New east-west railway Crossrail will miss December opening date

Late arrival of Elizabeth line: London ‘s new east-west railway Crossrail will miss December opening date leaving passengers waiting until Autumn 2019 – after going £600m over budget

  • Colossal £14.8 billion project is expected to slash journey times across capital
  • Spokesman says more time is needed to complete infrastructure and testing
  • Project has already gone £600m over budget with extra funding needed 
  • Full Elizabeth line will include journey from Reading to Shenfield in Essex

London’s new £14.8 billion Elizabeth line will miss its December opening date with passengers now being forced to wait until next autumn for services to begin.   

The colossal project had been expected to open this year bringing significantly reduced journey times to the capital.

A spokesman confirmed today however, that the project would open later than expected. 

 An artist’s impression of the trains that will run on the Crossrail project when it opens in the autumn of next year

A map showing the new route of the Crossrail project, which has now been delayed until autumn next year. It will take commuters from Reading and Heathrow in the west to Shenfield and Abbey Wood in the east

An artist’s impression of how the new trains will look once fully operational. The line was originally scheduled to open in December of this year, but further testing is now required on the line

The spokesman for Crossrail Limited said: ‘The revised schedule is needed to complete the final infrastructure and extensive testing required to ensure the Elizabeth line opens as a safe and reliable railway.’   

More time is needed to test the central section between Paddington and Abbey Wood in a way that can be guaranteed to be safe and reliable.

The latest setback comes soon after it was announced by a rail minister that the project had already gone £600m over budget. 

Jo Johnson, in his annual update on the project, said that the schemes budget had increased from £14.8bn to £15.4bn.  

He blamed ‘cost pressures’ but said that additional funds would be provided by the Department for Transport and Transport for London.

The hugely complex ten-year project is bringing together multiple infrastructure contracts, new trains and three different signalling systems.

The Elizabeth line will add 10 per cent to central London’s rail capacity, and the project is estimated to boost the economy by an estimated £42bn. 

Once open it will allow journeys between Reading in the east and Shenfield in the west – all the way to Essex.

Another journey could take people from Heathrow Airport in the east to Abbey Wood in the west.

Crossrail workers in a train tunnel at the construction site of the Paddington Crossrail station, in central London

Passenger escalators are seen in an entrance hall as work is carried out at the Farringdon Crossrail station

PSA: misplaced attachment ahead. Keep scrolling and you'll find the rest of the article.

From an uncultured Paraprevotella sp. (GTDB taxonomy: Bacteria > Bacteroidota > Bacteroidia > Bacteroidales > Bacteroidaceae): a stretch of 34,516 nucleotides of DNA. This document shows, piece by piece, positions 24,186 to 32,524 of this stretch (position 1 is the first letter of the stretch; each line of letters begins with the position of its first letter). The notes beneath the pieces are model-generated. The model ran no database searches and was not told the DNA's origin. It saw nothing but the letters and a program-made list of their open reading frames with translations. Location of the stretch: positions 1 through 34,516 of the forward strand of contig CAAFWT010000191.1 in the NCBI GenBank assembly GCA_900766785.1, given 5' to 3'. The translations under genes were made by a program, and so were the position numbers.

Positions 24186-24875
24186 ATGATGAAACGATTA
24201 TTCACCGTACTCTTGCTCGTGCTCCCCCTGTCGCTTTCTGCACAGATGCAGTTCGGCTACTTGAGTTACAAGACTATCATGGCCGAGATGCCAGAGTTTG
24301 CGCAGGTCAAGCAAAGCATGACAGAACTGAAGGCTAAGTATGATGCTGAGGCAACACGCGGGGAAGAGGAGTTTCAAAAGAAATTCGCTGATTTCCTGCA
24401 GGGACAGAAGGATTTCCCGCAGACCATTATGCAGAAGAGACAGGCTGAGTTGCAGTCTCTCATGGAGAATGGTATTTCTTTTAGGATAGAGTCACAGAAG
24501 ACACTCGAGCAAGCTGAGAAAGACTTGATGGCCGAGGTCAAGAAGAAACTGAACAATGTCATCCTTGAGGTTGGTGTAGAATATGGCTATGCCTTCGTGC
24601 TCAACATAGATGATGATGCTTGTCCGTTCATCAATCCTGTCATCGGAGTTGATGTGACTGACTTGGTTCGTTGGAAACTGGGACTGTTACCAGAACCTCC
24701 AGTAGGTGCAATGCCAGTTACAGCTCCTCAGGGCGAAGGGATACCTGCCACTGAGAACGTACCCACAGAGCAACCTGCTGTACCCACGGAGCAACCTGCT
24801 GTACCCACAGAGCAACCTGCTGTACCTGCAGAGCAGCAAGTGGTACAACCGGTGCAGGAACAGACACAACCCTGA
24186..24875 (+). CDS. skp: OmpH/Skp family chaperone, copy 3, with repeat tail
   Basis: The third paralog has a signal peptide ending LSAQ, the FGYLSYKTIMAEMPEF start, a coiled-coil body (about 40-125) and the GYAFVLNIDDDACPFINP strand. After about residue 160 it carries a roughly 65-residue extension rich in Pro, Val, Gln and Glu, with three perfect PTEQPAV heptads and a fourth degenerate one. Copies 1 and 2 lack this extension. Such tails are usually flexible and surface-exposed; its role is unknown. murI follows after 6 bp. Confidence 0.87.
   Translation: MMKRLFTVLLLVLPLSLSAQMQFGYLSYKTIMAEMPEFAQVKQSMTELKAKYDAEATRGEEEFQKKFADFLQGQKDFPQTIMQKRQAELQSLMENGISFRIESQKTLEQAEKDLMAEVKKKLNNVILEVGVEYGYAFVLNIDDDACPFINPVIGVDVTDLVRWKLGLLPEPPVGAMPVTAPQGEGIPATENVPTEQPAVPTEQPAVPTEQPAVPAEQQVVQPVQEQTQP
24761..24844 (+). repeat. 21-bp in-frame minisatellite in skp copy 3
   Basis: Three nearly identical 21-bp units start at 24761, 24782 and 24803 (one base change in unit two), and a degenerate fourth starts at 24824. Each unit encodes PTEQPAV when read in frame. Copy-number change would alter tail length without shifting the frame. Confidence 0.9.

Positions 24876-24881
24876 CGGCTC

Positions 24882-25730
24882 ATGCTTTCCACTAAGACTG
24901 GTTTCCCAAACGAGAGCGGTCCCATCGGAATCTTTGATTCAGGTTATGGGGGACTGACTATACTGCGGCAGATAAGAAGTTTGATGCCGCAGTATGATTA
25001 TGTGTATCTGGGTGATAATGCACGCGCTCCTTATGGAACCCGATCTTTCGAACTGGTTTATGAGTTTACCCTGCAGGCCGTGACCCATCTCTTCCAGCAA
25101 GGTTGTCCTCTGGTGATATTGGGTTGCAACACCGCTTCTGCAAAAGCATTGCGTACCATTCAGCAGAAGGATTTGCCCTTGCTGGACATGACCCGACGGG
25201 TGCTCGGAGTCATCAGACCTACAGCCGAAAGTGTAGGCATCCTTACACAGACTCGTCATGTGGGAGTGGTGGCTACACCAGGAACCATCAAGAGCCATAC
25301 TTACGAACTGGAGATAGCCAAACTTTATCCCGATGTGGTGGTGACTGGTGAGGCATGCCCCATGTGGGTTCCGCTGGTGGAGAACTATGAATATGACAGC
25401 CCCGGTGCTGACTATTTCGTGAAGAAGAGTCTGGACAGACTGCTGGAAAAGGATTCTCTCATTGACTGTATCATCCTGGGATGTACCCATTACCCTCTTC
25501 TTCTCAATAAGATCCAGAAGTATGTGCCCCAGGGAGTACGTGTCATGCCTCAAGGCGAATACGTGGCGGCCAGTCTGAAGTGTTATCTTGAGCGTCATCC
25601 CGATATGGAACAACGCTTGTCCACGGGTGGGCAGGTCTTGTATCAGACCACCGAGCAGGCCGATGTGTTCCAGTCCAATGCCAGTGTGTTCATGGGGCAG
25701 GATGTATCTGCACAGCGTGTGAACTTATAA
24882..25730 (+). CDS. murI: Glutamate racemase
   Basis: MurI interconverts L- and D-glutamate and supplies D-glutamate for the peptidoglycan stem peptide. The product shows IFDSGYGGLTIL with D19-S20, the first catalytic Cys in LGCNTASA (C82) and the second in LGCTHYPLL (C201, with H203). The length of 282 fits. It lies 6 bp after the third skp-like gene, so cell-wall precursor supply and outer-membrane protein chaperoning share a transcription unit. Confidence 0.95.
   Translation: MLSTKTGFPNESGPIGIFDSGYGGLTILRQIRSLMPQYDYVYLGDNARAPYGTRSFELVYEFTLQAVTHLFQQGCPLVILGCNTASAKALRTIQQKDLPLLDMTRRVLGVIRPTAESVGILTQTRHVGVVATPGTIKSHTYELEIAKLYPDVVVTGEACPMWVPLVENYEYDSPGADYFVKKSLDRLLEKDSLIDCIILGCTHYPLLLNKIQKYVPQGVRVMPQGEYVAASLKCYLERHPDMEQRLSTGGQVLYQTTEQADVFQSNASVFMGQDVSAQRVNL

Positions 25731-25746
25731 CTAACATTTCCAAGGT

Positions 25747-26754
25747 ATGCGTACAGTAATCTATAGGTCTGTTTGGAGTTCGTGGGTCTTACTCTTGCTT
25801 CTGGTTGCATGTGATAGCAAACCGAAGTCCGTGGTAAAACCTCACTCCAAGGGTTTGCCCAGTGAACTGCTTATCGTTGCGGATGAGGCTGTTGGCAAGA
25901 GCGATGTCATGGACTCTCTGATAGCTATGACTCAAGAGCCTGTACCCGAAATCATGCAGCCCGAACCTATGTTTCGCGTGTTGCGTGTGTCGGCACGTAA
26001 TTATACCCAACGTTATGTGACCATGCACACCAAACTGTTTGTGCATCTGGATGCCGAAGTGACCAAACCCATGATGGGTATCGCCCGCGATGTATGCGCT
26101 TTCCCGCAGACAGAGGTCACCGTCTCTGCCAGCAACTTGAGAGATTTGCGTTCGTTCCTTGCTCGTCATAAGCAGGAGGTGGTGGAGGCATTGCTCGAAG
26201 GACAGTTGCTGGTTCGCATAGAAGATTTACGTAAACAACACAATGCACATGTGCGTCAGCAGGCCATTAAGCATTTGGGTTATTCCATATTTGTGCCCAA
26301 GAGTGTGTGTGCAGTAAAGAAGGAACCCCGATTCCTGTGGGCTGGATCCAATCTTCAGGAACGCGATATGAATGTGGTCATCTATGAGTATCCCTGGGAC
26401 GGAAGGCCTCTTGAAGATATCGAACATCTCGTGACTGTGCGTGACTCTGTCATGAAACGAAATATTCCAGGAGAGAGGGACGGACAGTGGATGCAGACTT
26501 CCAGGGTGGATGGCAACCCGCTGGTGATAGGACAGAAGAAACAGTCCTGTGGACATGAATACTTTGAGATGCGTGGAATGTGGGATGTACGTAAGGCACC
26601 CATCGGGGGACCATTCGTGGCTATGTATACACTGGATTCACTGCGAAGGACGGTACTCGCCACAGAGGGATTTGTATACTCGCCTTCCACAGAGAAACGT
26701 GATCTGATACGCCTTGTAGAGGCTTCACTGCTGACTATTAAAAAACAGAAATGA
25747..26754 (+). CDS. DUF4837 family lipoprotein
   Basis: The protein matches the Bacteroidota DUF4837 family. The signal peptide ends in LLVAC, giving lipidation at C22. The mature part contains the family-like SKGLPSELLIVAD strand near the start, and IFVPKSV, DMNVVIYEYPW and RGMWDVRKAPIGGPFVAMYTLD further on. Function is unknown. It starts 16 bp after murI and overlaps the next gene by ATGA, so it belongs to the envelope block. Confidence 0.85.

General view of construction during the Crossrail breakthrough beneath Finsbury Circus. Thousands of construction workers have been involved in the project since its inception

The spokesman said: ‘The original programme for testing has been compressed by more time being needed by contractors to complete fit-out activity in the central tunnels and the development of railway systems software. 

‘Testing has started but further time is required to complete the full range of integrated tests.’

The focus remains on opening the full Elizabeth line, from Reading and Heathrow in the west to Shenfield and Abbey Wood in the east, as soon after the central tunnels open as possible.

Simon Wright, Crossrail Chief Executive said: ‘The Elizabeth line is one of the most complex and challenging infrastructure projects ever undertaken in the UK and is now in its final stages. 

‘We have made huge progress with the delivery of this incredible project but we need further time to complete the testing of the new railway. 

‘We are working around the clock with our supply chain and Transport for London to complete and commission the Elizabeth line.’

A major passenger thoroughfare is seen as work continues at the Farringdon Crossrail station. The Elizabeth line was expected to open in December 2018 but it has now been announced that it will not until autumn 2019

The passenger thoroughfare at Farringdon Crossrail station will see thousands of commuters pass through it every day once open

The Crossrail station under construction at Tottenham Court Road – this will also see thousands of commuters pass through once open

The new Elizabeth line trains are already operating between Shenfield and Liverpool Street (mainline station) and between Paddington (mainline station) and Hayes & Harlington, in readiness for the full opening. 

The trains are also being tested in the Heathrow tunnels. 

Construction activity is drawing to a close including the completion of the remaining architectural fit-out in the new central section stations.  

The new railway, jointly sponsored by the Department for Transport and Transport for London with support from London’s business community, will connect stations such as Paddington to Canary Wharf in only 17 minutes. 


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